A Major Work of Scholarship...Long Overdue
One hundred-fifty years after the conclusion of Civil War, the historian Kim Murphy has brought forward a meticulously documented and gut-wrenching account of the gratuitous acts of violence against women's bodies, black and white, slave and free, young and old, that accompanied the marches, battles, skirmishes, and periods of military occupation during that dreadful time. She has produced a major work of scholarship that was long overdue, and that all historians should be grateful for.
—Susan Brownmiller, author of "Against Our Will: Men, Women and Rape"
An Impressive Work of Original and Meticulous Scholarship
Kim Murphy's "I Had Rather Die: Rape in the Civil War" is an impressive work of original and meticulous scholarship into a difficult aspect of the bloodiest war in American history to date. While a sensitive subject and one that we are still dealing with today (more than 5,000 reported rapes in the American military for 2013), "I Had Rather Die: Rape in the Civil War" is informed and informative reading with an amazing relevance far beyond the usual Civil War studies of military campaigns and personalities. Simply stated, no academic library Civil War Studies collections can be considered complete or comprehensive without the inclusion of "I Had Rather Die: Rape in the Civil War".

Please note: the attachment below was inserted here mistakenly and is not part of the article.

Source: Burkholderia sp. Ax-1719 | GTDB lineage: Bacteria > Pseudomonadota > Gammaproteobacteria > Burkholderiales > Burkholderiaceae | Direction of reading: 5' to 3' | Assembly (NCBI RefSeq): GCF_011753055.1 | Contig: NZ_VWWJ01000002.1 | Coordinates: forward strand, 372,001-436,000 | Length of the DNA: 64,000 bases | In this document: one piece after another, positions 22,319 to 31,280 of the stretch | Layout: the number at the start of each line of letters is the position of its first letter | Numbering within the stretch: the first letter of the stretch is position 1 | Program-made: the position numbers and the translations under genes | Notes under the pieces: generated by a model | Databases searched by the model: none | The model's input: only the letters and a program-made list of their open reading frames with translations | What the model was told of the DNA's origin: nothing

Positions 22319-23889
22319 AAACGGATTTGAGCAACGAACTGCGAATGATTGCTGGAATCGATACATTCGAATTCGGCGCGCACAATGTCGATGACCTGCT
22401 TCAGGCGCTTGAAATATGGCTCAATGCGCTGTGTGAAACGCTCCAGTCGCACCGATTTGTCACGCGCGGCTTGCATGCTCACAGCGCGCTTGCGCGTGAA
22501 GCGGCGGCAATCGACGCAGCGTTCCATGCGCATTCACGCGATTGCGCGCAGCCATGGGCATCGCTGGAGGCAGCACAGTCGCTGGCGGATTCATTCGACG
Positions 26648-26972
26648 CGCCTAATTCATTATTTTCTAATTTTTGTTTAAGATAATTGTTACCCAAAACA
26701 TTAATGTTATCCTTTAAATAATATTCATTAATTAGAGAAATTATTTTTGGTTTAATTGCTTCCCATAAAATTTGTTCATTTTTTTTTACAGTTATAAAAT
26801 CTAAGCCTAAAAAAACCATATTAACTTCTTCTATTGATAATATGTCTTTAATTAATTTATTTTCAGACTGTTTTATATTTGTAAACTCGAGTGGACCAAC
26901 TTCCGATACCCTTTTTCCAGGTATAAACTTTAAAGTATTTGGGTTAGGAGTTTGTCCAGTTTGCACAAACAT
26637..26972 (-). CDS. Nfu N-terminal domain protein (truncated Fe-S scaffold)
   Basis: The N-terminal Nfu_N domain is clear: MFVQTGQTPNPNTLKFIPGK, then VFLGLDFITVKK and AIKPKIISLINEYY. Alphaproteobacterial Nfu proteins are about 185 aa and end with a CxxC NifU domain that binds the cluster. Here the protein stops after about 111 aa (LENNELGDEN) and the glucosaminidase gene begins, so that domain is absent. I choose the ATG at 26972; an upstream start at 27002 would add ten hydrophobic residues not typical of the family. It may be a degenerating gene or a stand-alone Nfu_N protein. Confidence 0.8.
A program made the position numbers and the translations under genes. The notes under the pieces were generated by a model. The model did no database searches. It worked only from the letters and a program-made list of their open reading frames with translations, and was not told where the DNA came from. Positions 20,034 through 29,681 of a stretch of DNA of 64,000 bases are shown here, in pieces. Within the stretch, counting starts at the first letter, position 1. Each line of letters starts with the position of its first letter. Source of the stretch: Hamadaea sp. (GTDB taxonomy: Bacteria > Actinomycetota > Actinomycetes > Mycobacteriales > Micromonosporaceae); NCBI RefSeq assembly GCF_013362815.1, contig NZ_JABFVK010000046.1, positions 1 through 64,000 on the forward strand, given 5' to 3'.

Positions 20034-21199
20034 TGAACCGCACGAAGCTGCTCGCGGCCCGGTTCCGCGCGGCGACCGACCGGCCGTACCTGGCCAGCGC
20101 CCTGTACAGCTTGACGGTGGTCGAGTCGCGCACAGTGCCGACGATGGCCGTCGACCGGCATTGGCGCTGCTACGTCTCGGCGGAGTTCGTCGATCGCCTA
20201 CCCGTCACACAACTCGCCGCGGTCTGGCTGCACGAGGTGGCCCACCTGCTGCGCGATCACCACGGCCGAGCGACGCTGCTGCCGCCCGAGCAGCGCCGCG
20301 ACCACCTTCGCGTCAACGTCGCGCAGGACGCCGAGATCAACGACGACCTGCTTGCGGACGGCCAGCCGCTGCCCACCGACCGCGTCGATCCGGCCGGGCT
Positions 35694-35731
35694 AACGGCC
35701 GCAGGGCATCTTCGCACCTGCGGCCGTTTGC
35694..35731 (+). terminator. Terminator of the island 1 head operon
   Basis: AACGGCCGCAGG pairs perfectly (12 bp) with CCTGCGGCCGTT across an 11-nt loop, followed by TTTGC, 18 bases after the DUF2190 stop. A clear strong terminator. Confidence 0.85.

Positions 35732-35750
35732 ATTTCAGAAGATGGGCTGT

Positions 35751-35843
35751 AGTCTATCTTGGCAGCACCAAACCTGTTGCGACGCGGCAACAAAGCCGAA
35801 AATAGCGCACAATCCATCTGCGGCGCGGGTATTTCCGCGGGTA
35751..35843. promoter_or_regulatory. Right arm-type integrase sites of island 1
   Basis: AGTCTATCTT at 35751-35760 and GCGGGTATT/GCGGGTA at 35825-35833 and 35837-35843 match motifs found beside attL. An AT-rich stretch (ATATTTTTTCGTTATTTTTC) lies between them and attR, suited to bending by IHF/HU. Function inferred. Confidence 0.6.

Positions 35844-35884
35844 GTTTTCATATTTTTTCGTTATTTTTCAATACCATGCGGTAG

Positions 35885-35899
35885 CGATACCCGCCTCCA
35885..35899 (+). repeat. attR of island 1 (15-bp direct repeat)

A Long Overdue Voice
Historians of the American Civil War have long asserted that it was a "low-rape" war. Rather than accept this unsubstantiated claim, Kim Murphy investigated the extant sources and found that women in war-torn areas brought numerous rape allegations to the attention of officials, some of which were prosecuted and many that were not. I Had Rather Die gives a long overdue voice to females who suffered sexual degradation at hands of US and Confederate soldiers.
—Mary R. Block, Valdosta State University
A highly informative and enlightening book
Kim Murphy has produced a highly informative and enlightening book, "I Had Rather Die: Rape in the Civil War." Again, not a pleasant topic, and one that is rarely touched by other historians. In fact, historians have often referred to the Civil War as a "low-rape" conflict. Murphy, however, in her seven years of exhaustive and extensive research, proves otherwise.
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